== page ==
Growing up a “Brewer boy” like Joshua L Chamberlain

ECW is pleased to welcome back Brian Swartz, author of the new Emerging Civil War Series bio Passing Through the Fire: Joshua Lawrence Chamberlain in the Civil War

While growing up in Brewer, Maine, I learned in elementary school about Joshua Lawrence Chamberlain, the 20th Maine, and Little Round Top. However, although Chamberlain and I are “Brewer boys” (a local term), I did not realize how much his childhood and adolescent “turf” overlapped mine until researching the biography that became Passing Through the Fire.

Placed atop a boulder set on Holyoke Hill in Brewer, Maine, a state of Joshua L. Chamberlain overlooks the section of his hometown that the general called “the village.” He grew up nearby. (Brian F. Swartz photo)

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Question of the Week: 8/2-8/8/21

 

In your opinion what Civil War regiment was “best-dressed”?

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Week In Review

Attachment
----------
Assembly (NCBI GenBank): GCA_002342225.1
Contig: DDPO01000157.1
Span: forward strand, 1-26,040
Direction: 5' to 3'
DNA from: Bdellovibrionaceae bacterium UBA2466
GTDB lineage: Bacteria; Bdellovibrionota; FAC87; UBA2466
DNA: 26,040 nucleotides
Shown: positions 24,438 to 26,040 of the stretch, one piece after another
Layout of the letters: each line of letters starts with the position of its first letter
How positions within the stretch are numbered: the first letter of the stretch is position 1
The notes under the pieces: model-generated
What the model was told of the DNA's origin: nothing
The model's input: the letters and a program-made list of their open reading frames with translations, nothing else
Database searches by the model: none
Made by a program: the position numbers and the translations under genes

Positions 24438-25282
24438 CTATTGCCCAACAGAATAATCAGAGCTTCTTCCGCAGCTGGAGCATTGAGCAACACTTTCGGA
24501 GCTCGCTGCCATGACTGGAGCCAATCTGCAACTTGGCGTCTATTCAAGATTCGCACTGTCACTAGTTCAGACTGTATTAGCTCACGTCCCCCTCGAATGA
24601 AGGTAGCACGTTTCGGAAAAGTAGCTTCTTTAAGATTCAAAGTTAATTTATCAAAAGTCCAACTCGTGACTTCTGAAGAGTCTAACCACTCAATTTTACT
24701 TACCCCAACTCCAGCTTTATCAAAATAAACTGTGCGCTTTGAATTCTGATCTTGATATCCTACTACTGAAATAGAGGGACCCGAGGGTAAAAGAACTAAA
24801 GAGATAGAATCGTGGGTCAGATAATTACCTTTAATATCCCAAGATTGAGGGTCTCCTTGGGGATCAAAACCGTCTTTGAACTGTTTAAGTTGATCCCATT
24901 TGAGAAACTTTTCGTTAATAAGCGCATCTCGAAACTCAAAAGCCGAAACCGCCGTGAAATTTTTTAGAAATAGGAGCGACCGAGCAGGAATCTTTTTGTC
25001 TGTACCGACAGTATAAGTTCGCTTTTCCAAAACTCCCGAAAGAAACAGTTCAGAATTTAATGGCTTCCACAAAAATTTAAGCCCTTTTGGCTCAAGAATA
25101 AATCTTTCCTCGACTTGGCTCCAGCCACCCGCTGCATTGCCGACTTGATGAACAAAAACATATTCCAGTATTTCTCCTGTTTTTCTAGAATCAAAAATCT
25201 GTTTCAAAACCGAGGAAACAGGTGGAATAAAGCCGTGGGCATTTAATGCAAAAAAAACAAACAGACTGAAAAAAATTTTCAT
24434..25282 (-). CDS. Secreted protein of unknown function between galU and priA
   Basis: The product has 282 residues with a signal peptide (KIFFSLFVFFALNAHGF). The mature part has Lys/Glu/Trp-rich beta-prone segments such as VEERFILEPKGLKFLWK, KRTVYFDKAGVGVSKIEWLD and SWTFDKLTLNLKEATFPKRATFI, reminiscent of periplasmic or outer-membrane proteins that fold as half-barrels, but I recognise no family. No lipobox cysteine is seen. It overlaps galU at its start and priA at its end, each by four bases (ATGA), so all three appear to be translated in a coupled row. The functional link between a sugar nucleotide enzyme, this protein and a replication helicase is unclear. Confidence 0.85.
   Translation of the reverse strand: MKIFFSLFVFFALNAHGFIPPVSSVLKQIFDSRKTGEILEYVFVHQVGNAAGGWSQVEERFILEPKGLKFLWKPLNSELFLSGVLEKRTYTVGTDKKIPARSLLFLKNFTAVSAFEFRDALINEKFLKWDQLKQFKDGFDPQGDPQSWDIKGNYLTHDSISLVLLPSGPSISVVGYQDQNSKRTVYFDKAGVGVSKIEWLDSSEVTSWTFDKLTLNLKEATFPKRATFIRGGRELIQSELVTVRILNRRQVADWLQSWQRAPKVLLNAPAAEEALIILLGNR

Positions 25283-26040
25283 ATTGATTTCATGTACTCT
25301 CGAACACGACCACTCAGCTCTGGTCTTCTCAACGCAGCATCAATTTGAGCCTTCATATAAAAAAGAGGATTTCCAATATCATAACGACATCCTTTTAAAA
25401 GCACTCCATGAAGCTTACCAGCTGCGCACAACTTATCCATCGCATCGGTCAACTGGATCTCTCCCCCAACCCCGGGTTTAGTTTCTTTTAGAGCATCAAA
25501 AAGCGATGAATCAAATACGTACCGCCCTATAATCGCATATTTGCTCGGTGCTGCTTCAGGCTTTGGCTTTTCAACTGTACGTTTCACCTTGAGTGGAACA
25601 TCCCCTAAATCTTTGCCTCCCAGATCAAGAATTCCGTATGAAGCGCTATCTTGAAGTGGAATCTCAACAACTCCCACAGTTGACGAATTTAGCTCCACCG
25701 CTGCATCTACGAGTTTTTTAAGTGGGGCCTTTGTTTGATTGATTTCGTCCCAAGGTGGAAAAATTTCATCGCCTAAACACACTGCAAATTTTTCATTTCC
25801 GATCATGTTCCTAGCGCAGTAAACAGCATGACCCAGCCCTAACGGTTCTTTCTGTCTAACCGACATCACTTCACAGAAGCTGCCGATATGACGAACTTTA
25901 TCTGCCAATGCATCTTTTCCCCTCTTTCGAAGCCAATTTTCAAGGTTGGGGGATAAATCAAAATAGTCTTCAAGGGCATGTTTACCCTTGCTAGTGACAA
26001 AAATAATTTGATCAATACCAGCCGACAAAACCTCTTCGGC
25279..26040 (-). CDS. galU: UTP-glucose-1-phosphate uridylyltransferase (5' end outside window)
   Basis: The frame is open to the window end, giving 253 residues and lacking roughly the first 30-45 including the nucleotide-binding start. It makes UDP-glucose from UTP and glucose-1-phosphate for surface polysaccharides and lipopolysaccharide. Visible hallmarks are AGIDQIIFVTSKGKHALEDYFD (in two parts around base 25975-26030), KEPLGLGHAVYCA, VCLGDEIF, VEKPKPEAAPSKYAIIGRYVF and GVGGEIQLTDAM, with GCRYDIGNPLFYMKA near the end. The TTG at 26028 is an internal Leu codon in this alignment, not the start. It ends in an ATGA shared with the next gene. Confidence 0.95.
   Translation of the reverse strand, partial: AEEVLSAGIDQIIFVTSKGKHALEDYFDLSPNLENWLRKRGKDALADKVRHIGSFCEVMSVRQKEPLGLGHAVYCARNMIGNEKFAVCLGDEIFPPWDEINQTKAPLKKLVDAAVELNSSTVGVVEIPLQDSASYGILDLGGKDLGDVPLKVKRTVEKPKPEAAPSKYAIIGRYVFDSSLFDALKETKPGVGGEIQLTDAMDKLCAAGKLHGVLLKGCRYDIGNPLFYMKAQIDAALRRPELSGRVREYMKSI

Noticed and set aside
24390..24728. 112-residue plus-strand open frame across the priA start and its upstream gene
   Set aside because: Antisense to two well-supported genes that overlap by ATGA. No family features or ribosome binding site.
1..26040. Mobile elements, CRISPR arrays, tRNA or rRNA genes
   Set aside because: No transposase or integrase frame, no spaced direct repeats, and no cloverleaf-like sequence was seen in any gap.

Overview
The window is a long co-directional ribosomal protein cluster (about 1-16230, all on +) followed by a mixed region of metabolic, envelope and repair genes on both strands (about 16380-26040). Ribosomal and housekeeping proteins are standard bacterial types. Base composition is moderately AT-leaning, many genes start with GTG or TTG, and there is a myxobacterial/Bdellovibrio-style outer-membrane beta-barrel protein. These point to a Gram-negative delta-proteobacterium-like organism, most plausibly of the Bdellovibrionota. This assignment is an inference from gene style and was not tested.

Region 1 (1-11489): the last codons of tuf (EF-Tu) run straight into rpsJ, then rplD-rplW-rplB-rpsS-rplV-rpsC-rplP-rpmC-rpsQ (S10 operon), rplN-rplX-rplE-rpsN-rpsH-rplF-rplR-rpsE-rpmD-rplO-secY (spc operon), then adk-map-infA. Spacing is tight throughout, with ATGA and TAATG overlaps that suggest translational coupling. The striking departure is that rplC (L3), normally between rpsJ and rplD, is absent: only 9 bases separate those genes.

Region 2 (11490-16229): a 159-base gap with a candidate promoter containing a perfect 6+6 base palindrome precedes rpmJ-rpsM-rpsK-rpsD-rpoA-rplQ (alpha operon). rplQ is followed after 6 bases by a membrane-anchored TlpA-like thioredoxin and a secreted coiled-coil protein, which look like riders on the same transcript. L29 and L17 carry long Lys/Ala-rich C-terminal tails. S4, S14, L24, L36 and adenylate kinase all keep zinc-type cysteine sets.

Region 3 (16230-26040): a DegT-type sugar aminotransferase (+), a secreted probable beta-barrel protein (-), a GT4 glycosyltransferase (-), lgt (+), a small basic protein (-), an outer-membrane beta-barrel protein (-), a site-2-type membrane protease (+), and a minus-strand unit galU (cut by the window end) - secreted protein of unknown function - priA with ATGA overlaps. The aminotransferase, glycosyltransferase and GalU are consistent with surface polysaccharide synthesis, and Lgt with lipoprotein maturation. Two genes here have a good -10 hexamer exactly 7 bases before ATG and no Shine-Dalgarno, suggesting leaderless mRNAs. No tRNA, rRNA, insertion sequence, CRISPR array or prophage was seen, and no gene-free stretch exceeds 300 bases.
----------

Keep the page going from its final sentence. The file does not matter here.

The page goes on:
Monday, July 26:

Question of the Week highlighted historic maps.

Sarah Kay Bierle posted about General Griffin’s forward scouting at Chancellorsville.

Patrick Young from The Reconstruction Era Blog shared about USCT’s service after the war ended. Continue reading

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Weekly Whitman: A Postage Stamp

A few weeks ago, I got an email from a Weekly Whitman reader who shall remain nameless because I have lost the email somewhere between my phone and the desktop. He asked me if I had seen the Walt Whitman stamp. Well no—I had not, but it only took minutes before I had it on my screen, and another few minutes after that for me to have it ordered. It is my pleasure to share it here. And if you are reading this now, good sir, please respond and claim the credit. Continue reading

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Book-o-Rama! ECW authors have been cranking out some great reading material lately

We have had a lot of book action going on here lately at ECW. It’s been hard to keep up with!